In response to the COVID-19 pandemic, San Francisco placed over 2,300 people into Shelter in Place Hotels. This was the largest number of rooms in terms of homeless population of any City in the country — a massive logistical public health undertaking and achievement, and also an expensive one.
Recently there have been a number of inaccurate statements made about both the costs associated with this program and our plan to responsibly transition the program while moving people currently in the hotels into other types of housing. Let’s go through what the facts are and our plan.
Despite what some people have been saying publicly, no one is being ‘evicted’ from the hotels and sent back to the streets, and it is irresponsible for people to throw that term around so loosely. We are transitioning the hotel program over a period of months precisely so that we can connect all of the residents in hotels with housing placements.
Evictions are devastating to the health, security, and wellbeing of people who face them. Anyone using that term is inciting fear and misleading the public about what the plan is to ensure that no one ends up back on the street.
The costs and funding associated with this program are incredibly uncertain, and this is a constantly evolving situation. City staff and our non-profit partners are working around the clock to ensure that this is done right and that no one ends up back on the street. We all share this goal. We need to be honest about what is happening, why it’s happening, and how we are going to ensure that it is successful.
Let’s start with the costs associated with this program. Some individuals continue to say that 98% of the costs are reimbursed by the State and Federal governments — this is simply inaccurate. That isn’t true. The truth is about 75% of eligible costs are anticipated to be reimbursed by the federal government through FEMA, and we chose to use $61 million in one-time grant funding from the CARES Act to cover a majority of the remaining costs. That CARES Act funding has now run out, and as of this writing there doesn’t appear to be new CARES funding coming soon.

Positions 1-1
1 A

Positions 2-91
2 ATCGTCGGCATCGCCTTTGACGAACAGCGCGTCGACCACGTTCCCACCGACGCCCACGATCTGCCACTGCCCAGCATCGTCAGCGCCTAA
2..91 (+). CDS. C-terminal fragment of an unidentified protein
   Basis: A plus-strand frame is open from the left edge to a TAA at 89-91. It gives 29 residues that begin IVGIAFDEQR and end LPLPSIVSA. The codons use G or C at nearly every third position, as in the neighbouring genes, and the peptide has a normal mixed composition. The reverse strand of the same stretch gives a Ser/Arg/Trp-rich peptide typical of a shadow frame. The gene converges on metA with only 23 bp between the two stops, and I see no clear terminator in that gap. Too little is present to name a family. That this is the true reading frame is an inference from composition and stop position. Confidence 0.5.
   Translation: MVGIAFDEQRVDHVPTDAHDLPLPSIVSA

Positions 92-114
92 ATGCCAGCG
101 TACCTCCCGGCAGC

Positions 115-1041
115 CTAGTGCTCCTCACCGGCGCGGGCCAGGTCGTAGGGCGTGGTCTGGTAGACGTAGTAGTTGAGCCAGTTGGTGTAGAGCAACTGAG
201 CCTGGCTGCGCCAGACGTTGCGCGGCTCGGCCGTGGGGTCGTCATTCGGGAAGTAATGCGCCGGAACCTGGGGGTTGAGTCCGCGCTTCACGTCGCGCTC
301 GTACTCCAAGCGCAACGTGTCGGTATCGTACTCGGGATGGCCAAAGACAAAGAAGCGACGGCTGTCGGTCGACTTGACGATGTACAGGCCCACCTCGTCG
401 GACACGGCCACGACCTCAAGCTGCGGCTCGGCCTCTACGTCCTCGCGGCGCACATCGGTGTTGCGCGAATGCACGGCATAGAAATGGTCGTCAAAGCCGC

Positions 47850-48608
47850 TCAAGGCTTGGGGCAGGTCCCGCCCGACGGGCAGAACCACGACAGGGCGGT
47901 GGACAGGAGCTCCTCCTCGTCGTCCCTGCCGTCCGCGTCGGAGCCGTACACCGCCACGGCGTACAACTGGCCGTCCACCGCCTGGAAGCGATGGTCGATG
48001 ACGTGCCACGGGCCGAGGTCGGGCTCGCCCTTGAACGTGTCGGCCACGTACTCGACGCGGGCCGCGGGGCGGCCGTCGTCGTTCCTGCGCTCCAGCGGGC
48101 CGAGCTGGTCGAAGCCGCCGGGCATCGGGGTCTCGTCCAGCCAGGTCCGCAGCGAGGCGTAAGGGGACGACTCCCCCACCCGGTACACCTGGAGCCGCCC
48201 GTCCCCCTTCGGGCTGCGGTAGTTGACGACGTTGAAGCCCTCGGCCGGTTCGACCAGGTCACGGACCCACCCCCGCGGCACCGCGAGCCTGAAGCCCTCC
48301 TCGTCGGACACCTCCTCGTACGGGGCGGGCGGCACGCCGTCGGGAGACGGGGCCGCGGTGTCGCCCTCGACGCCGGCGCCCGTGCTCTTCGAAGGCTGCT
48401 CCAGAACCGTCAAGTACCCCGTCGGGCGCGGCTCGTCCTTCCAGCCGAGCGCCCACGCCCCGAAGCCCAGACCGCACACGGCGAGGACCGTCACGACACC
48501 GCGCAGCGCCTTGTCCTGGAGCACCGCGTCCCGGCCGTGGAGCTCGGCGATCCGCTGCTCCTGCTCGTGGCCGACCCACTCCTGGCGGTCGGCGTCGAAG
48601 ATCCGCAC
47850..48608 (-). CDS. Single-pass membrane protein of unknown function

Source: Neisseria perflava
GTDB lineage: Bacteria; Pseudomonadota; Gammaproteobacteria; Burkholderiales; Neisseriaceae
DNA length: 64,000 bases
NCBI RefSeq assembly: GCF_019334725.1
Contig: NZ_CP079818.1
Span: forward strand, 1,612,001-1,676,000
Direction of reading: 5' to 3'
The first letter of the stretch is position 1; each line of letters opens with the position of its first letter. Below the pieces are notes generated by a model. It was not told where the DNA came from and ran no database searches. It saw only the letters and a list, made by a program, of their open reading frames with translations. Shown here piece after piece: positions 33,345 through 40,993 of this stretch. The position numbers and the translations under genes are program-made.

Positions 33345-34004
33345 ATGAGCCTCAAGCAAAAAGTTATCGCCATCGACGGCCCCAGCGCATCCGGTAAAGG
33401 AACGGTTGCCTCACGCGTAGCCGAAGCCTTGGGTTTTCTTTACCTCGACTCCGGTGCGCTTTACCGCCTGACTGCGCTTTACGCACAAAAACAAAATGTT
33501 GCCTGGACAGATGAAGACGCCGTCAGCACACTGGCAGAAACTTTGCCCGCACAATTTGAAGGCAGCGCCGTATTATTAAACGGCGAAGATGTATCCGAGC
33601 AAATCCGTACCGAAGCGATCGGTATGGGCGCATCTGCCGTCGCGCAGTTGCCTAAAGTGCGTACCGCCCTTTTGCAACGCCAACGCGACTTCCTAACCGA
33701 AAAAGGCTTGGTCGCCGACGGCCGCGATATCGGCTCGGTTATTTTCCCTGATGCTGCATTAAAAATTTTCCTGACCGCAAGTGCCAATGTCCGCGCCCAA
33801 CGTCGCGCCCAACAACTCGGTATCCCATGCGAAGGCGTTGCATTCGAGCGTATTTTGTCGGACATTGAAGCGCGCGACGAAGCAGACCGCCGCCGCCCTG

So if we extend the program in its current form, that would mean the City would be responsible for $32.6 million more than is currently in the budget passed by the Board of Supervisors in September of this year. We are already facing a projected shortfall in the current fiscal year of $116 million, and a deficit of over $650 million over the next two years that we need to close.
There is also a very real possibility that FEMA will stop reimbursing the City for the 75% of the costs of these rooms with only thirty days notice. I’ve sent a letter to FEMA asking for clarity on this and have not yet received any indication of when this will happen.
It is going to take months and dedicated resources to ensure that people are connected with stable housing options. This is not something we can rush. We are talking about people’s lives, their health, and their safety. Moving over 2,000 people to new housing in 30 days is not an option. If we wait until FEMA cuts off funding, we will either create a huge deficit in our budget that will result in funding cuts to services or potential layoffs, or we will have a rushed process that almost certainly will result in people being turned away from the hotels with no plan to re-house them, which means we are putting people back on the street.
We are committed to doing this right so that no one ends up back on the street. To do that we need to be methodical, we need to be transparent, and we need to be honest with the public along the way. This is an incredibly complicated task and I know that the people doing the work every day share the same goal, which is to keep everyone in these hotels housed despite the very real challenges posed by this pandemic and its effects on our budget.
That is what’s important here and that is our focus.